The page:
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A Visit to William Blake's Inn Chapter Summary & Analysis - Poem 2, "Blake's Wonderful Car Delivers Us Wonderfully Well" Summary

Nancy Willard
This Study Guide consists of approximately 63 pages of chapter summaries, quotes, character analysis, themes, and more - everything you need to sharpen your knowledge of A Visit to William Blake's Inn.
This section contains 480 words
(approx. 2 pages at 300 words per page)
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Poem 2, "Blake's Wonderful Car Delivers Us Wonderfully Well" Summary

In this simple poem of rhymed couplets, the passenger speaking in first person, arrives in a fantastic flying car. The driver, who is not identified in the poem but who looks in the illustration to be William Blake himself, is very polite. In stanza one, line one, he bows and takes the traveler's things, wearing a mackintosh, which is a British raincoat, and also wings. This first line reminds us that we're in a fantasy poem.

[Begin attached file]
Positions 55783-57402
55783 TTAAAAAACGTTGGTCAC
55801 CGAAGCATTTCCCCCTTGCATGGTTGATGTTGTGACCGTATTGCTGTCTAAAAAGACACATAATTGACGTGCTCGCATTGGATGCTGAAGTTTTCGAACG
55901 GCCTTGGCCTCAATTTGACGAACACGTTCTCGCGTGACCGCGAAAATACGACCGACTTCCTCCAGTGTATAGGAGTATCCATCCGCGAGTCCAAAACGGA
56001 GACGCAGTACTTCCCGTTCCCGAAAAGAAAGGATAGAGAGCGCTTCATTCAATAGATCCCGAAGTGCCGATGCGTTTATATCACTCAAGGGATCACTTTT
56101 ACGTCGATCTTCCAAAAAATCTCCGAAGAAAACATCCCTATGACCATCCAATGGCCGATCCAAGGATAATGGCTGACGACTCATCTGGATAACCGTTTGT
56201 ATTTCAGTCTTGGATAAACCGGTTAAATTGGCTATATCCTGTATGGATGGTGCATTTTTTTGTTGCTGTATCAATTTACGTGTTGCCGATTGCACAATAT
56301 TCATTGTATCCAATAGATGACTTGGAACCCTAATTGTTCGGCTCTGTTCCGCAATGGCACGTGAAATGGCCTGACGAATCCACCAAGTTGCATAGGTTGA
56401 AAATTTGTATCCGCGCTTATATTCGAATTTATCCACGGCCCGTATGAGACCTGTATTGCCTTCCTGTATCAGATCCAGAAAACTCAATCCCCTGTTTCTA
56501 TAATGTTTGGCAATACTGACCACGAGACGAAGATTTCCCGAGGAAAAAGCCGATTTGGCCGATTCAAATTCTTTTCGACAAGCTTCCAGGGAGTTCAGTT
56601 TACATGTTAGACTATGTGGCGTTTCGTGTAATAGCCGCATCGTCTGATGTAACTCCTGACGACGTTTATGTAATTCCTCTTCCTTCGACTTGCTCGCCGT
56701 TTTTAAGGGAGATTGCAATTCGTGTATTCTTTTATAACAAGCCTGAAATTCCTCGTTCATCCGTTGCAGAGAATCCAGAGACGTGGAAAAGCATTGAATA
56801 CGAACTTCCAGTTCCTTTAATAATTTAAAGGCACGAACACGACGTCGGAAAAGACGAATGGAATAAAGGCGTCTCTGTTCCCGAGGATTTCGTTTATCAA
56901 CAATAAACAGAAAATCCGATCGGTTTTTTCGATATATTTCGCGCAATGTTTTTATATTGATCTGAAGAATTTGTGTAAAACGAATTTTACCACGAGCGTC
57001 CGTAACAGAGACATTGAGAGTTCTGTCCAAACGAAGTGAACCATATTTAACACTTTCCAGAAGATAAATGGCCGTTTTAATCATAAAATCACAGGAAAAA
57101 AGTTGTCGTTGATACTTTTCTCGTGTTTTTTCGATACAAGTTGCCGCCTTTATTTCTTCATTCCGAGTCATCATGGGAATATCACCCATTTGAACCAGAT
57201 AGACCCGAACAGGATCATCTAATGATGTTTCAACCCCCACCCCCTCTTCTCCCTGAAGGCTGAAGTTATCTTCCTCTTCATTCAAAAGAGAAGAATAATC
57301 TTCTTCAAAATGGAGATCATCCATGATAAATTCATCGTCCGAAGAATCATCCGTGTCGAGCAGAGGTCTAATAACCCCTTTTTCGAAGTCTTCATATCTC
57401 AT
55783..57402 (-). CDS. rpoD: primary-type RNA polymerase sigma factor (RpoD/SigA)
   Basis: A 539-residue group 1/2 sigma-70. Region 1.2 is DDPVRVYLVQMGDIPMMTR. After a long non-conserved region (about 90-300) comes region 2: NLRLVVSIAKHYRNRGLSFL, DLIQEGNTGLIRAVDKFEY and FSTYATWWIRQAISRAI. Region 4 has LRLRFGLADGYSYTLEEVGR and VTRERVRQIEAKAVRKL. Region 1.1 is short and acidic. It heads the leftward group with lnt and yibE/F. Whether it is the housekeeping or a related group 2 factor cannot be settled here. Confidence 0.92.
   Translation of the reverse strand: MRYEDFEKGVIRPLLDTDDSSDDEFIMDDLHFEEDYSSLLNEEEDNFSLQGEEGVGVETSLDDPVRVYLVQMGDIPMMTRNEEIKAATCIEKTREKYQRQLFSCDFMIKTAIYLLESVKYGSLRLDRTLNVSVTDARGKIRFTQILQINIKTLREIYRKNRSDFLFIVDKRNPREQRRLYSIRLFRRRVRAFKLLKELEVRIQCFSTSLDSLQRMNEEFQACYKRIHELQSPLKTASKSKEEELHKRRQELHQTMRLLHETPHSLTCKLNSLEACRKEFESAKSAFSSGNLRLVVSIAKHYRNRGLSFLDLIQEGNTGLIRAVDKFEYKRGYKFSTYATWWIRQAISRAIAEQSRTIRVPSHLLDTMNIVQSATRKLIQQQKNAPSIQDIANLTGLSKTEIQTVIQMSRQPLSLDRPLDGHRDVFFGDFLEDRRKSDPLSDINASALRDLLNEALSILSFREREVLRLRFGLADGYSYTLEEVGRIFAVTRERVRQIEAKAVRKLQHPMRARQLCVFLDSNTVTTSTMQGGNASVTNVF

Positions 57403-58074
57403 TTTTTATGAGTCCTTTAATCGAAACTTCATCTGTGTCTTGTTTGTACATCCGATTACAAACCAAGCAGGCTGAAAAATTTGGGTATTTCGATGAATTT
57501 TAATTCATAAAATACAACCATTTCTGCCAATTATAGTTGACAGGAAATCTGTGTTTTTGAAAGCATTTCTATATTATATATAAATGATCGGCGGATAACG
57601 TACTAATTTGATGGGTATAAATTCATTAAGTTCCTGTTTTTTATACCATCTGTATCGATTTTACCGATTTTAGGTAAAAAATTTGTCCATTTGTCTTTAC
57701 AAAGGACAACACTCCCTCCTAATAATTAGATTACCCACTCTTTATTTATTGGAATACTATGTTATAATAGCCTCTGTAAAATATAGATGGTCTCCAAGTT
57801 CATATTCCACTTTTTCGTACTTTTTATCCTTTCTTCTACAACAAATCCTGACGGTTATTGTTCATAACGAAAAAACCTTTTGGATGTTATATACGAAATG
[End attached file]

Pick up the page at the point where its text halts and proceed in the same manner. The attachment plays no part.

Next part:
His raincoat and boots are the color of spring onions, and his cap, in stanza three, bears the title, "Blake's Celestial Limousine." Everything changes, when the traveler enters the car. His suitcases begin to purr, perhaps turning into Blake's fantastic kitties. Reminiscent of Lewis Carroll's nonsense in Alice in Wonderland, the reader is told impossible...

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This section contains 480 words
(approx. 2 pages at 300 words per page)
Purchase our A Visit to William Blake's Inn Study Guide
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A Visit to William Blake's Inn from BookRags and Gale's For Students Series. ©2005-2006 Thomson Gale, a part of the Thomson Corporation. All rights reserved.
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